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Saina wins praises, not prize money

Saturday was one of Saina Nehwal’s highest pay-days, as she won US$ 10,000 for her semi-final appearance at the world’s richest badminton tournament...

Written by Shivaninaik | Mumbai |
December 21, 2008 12:55:47 am

Saturday was one of Saina Nehwal’s highest pay-days, as she won US$ 10,000 for her semi-final appearance at the world’s richest badminton tournament—the US$ 5,00,000 World Super Series Masters. When she’ll actually see the money is far from certain though.

Saina went down 21-15, 14-21, 21-16 to Chen Wang of Hong Kong in the semi-final on Saturday. Ironically though, for the 18-year-old, the brightest patch of her booming career this year has not quite been reflecting in her bank statements. Beyond the giant presentation cheques at glitzy functions, accolades and encouraging speeches, are the perplexing delays in receiving the prize money India’s top shuttler has accumulated over this breakthrough season.

Prize money won in international badminton events are always routed through the national association—in this case, the Badminton Association of India. As far as the procedure goes, the treasurer of the association informs the secretary once the money has been received from the organisers, who in turn informs the individual player, before the payments are delivered through DDs via speedpost. The entire procedure could take two months or more. Saina, though, hasn’t received any payments in the last six months.

The pending payments stretch right back to the Singapore Super Series from 10-15 June where Nehwal reached the semi-finals. Other events include one in Indonesia (17-22 Aug), the China Masters Super Series (23-29 Sept), the Japan Super Series and even the Chinese Taipei Grand Prix Gold, where she won the title. The total amount is, approximately, US$ 15,000.

“Her survival may not depend on the prize money, but it’s still important,” says a source close to the player on the condition of anonymity. For Saina, it’s not a case of lack of funds to travel for tournaments or meet basic training needs as she has the backing of sponsors. But the delays still need to be explained.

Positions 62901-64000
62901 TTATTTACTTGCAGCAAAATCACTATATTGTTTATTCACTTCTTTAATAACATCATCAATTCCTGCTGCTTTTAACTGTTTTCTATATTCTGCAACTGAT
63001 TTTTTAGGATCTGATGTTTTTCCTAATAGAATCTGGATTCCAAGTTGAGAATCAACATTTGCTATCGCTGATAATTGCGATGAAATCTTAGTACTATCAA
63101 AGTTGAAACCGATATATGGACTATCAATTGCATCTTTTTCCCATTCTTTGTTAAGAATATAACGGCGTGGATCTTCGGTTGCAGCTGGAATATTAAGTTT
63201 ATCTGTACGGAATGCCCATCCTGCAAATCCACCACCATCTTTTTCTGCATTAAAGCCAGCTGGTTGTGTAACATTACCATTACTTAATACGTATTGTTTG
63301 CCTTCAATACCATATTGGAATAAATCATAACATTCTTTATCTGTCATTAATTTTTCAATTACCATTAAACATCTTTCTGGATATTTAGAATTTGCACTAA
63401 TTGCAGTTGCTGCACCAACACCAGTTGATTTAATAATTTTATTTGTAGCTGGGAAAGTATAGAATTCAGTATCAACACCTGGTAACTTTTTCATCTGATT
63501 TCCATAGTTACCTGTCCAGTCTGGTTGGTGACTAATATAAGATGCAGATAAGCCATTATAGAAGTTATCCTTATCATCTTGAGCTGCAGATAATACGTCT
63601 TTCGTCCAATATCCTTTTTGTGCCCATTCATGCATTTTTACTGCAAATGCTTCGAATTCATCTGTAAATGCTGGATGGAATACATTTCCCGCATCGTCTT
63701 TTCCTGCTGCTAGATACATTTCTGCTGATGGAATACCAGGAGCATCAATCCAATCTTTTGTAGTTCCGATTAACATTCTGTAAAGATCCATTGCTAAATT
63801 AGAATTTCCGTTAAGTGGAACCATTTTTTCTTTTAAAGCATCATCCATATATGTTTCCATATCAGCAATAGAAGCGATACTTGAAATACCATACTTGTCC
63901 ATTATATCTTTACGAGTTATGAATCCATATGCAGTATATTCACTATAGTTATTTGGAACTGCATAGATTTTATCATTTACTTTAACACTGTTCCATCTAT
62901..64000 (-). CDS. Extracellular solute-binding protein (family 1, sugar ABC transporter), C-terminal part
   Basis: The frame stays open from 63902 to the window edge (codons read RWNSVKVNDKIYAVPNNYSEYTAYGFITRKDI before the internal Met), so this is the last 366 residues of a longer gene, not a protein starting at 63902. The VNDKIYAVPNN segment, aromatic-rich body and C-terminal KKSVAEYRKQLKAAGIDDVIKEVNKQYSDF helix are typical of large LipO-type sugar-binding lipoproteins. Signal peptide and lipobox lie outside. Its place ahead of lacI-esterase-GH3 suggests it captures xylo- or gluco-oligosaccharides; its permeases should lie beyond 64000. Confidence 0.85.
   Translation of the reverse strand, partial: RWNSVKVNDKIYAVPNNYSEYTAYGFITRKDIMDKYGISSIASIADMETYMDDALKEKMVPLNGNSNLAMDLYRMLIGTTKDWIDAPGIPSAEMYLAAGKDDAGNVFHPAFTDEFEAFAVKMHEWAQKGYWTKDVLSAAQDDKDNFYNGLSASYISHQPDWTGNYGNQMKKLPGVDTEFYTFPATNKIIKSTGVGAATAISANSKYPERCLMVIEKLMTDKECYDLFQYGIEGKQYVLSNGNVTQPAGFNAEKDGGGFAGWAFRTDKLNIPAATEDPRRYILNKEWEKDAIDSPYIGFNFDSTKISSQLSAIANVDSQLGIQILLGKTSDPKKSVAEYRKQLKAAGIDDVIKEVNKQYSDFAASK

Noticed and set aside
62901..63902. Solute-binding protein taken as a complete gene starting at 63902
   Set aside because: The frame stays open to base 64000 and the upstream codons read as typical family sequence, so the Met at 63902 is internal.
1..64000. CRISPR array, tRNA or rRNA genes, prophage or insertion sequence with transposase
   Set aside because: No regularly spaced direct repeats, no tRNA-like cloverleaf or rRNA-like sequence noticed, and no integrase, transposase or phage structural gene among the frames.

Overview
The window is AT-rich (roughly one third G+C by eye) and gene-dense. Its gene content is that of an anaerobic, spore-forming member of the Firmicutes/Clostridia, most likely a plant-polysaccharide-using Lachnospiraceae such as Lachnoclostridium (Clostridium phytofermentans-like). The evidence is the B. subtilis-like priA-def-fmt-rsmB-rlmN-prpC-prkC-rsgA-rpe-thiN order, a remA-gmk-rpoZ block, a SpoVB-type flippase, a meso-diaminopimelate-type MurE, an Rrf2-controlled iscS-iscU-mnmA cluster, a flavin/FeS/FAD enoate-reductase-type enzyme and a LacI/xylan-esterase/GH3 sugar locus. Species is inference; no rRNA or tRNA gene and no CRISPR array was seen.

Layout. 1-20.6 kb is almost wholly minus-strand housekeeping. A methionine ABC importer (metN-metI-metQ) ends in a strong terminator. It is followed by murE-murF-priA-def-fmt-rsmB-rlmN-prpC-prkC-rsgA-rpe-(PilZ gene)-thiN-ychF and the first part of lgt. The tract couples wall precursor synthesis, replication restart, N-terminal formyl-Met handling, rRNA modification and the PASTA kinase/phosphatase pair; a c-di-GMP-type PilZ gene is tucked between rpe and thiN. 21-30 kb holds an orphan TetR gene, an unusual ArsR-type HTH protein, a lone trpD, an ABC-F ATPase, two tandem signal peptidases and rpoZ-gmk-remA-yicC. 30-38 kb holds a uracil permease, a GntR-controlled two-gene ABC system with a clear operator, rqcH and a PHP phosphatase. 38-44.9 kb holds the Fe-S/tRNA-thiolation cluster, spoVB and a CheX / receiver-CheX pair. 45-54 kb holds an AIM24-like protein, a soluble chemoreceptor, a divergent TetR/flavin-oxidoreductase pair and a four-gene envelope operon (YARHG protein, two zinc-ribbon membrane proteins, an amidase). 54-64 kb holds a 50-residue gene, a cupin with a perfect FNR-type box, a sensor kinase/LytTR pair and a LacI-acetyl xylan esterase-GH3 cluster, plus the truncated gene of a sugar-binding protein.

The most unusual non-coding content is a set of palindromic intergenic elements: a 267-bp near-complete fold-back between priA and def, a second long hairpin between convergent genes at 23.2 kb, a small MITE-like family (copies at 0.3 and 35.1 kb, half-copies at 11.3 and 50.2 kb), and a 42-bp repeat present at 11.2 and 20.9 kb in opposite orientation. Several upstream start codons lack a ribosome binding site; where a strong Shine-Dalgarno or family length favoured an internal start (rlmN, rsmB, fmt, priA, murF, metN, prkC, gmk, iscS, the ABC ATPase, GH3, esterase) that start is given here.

“In some cases—like Chinese Taipei, there are confirmations by letter that the money has been released by the international tournament officials. But the player is yet to receive any payments,” the source says.

Saina’s father, Harvir Singh, confirms that his daughter hasn’t received prize money due to her from tournaments since the Singapore Super Series, but adds that he doesn’t want to go into details. “We’ve never spoken to any officials about it… her job is to go out there, play and win. How can we talk about money?” he says.

Another player, who made the final of an event nearly seven months ago, confirmed that he too was yet to receive the prize money. “It normally takes one or two months, sometimes a little more. I’ve been too busy travelling to follow up on the issue,” he said.

BAI secretary LC Gupta maintained that the association was prompt in disbursing all prize-money cheques. “We don’t have any money outstanding with the players. We don’t keep anyone’s money even for a minute. It is delivered to the players immediately after we receive it. Why should we keep it? The Chinese Taipei was only in September, so may be it’s taking longer,” he said.

But what about the tournaments before that? “Whatever money we have got, we have handed over to the players. If there has been a delay, players can write to me,” he added.

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